Originally, general comments were introduced as it was difficult to reach consensus in the country-specific reports and evaluations carried out. While concluding that observations may now be possible, in the post-cold-war environment, general comments are established and have persuasive stature.

General Comment 34 replaces General Comment 10, a much shorter document. The revisiting of the general comment was triggered by the problem of how to deal with “defamation of religion”, which had led to political tension. Rather than leave this issue as a political one, transforming the issues into technical legal questions operates to diffuse this tension.

The new general comment was adopted in the summer of 2011. The new general comment reflects a mixture of points drawn from concluding observations, case law and other elements. So this general comment is not just codification of what went before. There was no case law, for example, on defamation of religion.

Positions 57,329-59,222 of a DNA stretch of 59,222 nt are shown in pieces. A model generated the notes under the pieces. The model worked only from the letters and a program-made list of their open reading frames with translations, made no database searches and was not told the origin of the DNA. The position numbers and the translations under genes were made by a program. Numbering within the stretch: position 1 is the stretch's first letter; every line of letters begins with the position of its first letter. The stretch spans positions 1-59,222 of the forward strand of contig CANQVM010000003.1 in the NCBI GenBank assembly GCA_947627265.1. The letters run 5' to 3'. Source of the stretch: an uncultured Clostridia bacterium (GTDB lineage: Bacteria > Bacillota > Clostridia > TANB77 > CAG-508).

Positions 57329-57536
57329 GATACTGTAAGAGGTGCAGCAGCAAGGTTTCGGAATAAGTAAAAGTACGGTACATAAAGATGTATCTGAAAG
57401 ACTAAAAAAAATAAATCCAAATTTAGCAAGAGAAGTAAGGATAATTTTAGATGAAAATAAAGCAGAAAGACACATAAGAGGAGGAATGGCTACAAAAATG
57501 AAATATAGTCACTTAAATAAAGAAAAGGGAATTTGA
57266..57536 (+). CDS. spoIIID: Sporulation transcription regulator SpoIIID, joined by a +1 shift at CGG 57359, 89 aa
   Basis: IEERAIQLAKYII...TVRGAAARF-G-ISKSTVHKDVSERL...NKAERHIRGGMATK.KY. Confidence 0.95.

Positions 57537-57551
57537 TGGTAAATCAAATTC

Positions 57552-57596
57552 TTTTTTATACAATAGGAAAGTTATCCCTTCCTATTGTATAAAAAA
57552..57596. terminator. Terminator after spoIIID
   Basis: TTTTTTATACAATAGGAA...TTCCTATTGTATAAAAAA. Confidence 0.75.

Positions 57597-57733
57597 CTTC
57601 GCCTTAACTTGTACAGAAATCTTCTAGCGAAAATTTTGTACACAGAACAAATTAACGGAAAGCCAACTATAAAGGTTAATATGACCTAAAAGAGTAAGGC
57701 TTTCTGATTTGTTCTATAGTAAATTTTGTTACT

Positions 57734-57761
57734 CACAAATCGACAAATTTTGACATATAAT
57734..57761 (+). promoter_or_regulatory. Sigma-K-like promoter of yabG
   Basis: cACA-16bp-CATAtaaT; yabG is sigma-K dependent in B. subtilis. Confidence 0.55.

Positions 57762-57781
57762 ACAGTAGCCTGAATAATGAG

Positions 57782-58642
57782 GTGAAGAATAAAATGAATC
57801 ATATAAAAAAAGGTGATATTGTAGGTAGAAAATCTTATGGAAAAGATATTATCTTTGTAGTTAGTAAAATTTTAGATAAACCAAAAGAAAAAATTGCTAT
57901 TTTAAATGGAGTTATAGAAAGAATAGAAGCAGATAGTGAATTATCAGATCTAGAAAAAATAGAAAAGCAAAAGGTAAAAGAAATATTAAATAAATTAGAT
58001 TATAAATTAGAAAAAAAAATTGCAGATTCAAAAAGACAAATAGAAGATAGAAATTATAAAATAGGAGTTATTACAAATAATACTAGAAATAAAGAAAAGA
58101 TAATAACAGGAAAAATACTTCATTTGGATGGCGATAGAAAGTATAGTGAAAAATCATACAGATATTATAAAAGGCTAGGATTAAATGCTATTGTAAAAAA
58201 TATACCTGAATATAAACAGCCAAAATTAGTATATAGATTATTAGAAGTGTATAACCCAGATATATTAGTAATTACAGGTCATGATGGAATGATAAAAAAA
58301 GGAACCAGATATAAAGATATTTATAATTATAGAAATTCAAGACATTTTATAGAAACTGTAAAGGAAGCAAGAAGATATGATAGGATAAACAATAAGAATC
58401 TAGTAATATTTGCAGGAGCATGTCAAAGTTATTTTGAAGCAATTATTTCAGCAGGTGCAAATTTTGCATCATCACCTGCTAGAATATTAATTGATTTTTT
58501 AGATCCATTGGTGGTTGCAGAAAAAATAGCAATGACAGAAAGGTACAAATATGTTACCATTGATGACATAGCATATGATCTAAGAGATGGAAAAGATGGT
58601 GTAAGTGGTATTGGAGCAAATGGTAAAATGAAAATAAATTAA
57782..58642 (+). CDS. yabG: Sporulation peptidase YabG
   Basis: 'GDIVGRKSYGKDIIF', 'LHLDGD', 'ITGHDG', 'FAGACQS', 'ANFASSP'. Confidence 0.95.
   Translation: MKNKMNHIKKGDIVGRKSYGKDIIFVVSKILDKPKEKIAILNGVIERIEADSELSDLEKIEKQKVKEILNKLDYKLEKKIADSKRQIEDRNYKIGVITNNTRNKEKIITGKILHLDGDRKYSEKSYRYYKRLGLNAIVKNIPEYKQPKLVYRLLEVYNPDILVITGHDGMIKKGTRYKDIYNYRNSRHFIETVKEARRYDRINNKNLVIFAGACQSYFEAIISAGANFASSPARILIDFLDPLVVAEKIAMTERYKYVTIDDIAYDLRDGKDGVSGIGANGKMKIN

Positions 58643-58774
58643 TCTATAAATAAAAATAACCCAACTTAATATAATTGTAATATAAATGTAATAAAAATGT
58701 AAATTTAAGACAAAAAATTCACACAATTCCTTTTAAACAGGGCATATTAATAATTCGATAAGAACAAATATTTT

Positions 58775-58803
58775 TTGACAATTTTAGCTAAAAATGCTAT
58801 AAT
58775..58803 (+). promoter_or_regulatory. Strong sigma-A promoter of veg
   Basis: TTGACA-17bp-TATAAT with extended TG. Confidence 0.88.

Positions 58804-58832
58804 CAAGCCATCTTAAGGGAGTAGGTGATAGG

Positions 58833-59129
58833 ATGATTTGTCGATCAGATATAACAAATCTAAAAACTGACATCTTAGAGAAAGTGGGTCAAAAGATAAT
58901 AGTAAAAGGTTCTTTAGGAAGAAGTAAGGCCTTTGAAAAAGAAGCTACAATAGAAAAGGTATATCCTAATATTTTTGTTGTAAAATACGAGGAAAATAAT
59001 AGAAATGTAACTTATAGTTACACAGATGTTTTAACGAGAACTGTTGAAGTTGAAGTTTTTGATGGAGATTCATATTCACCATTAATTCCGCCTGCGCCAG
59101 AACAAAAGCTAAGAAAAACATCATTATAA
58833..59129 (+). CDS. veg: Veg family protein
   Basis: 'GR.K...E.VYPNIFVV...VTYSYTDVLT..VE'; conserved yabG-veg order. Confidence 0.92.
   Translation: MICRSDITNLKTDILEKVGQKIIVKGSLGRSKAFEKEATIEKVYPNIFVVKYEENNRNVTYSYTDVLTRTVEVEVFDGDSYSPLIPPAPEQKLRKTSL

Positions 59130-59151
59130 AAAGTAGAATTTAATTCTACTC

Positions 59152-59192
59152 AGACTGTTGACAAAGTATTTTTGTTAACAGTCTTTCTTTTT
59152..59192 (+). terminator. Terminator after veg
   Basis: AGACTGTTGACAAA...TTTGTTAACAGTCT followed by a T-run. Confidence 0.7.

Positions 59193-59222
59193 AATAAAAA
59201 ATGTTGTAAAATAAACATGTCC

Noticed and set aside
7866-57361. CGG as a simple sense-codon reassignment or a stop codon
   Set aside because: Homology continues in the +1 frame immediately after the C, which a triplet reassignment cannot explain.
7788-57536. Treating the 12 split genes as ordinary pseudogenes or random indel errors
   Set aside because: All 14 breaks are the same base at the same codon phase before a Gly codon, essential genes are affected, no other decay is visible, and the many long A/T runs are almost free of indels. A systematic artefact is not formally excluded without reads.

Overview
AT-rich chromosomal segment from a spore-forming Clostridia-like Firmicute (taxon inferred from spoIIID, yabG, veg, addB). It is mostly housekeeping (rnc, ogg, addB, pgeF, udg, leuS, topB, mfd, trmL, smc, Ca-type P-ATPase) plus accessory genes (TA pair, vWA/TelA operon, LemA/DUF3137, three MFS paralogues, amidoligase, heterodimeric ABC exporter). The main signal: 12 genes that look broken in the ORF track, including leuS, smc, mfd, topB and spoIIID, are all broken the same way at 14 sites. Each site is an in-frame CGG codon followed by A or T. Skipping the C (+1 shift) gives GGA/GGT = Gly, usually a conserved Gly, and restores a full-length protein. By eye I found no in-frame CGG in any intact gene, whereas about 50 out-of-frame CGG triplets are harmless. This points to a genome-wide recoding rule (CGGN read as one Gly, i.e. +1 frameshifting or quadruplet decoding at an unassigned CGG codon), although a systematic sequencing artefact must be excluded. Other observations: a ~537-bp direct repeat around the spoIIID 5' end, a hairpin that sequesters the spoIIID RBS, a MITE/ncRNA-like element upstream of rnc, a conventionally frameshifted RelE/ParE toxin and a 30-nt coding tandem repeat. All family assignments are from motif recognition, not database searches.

General Comment 34 (GC34) refers to Article 19 (1) and (2) of the ICCPR, made up of two separate rights: the right to opinions and the right to freedom of expression. Article 19 (3) constitutes the “clawback” clauses and relates only to Article 19 (2).  General Comment 34 starts by providing a conceptual view of Article 19 ICCPR and its value. Paragraph 2 of the GC34 states:

“Freedom of opinion and freedom of expression are indispensable conditions for the full development of the person. They are essential for any society. They constitute the foundation stone for every free and democratic society. The two freedoms are closely related, with freedom of expression providing the vehicle for the exchange and development of opinions.”

This is one of the first attempts to delineate the conceptual underpinnings of Article 19 and to identify the “infrastructure” aspect of the right, a point which has developed further in paragraph 4.